¶ 4 On 13 August 2019, defendant was indicted for possession with intent to sell or deliver marijuana, possession of drug paraphernalia for marijuana, keeping and maintaining a vehicle for keeping or selling controlled substances, and possession of marijuana. The case was transferred to Superior Court. At arraignment on 19 September 2019, the Superior Court judge did not address defendant directly about his appearance without counsel. At arraignment, when the trial court asked defendant if he wanted to waive a formal reading of the indictment, defendant responded “I don't understand, sir. What do you mean?” The prosecutor then read defendant the indictment. The trial court then asked defendant how he plead to the charges, and defendant responded, “Sir, I'm a flesh and blood man and I shall not plead;” the court noted he was pleading not guilty.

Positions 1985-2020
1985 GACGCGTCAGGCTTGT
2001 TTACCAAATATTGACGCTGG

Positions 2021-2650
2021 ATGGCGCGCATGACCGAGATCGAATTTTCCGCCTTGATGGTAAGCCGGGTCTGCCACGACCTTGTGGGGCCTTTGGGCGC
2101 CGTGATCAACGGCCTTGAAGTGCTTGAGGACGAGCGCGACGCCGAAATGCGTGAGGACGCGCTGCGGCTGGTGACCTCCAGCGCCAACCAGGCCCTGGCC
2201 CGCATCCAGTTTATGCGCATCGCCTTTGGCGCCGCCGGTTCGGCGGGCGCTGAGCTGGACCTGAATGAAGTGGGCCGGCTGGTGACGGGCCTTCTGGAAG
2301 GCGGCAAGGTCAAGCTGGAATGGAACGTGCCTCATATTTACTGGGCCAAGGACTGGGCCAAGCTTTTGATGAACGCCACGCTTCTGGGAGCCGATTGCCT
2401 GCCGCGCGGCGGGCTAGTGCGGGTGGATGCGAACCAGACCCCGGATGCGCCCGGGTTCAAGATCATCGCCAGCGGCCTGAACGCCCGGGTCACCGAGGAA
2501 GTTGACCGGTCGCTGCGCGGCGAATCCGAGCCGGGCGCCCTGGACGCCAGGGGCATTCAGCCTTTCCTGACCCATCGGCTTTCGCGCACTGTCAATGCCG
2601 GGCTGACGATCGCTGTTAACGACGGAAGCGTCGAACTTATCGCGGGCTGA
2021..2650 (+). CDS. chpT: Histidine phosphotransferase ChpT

¶ 5 Defendant's case came on for trial on 12 November 2019. Before the trial court addressed pretrial matters, the trial judge had defendant formally waive his right to assistance of counsel in Superior Court. At this time defendant stated that he was defending himself propria persona.1 Defendant's case proceeded to trial, and the jury returned a verdict of not guilty for possession with intent to sell or deliver marijuana, and guilty for possession of marijuana paraphernalia, felony maintaining a vehicle, and felony possession of marijuana.
¶ 6 On appeal, defendant argues that (1) the trial court erred by failing to appoint counsel or secure a proper waiver of counsel, (2) the State's evidence was insufficient to sustain a conviction on the charge of maintaining a vehicle, (3) the trial court erred in its jury instruction for the offense of maintaining a vehicle, (4) the trial court erred in determining defendant's prior record level, and (5) the trial court erred in issuing defendant's sentence. We conclude the trial court failed to obtain a proper waiver of counsel, and therefore, defendant is entitled to a new trial.
¶ 7 This Court reviews cases addressing a waiver of counsel de novo. State v. Lindsey, 271 N.C. App. 118, 124, 843 S.E.2d 322, 327 (2020). “Under a de novo review this court considers the matter anew and freely substitutes its own judgment for that of the lower tribunal.” Id. (cleaned up).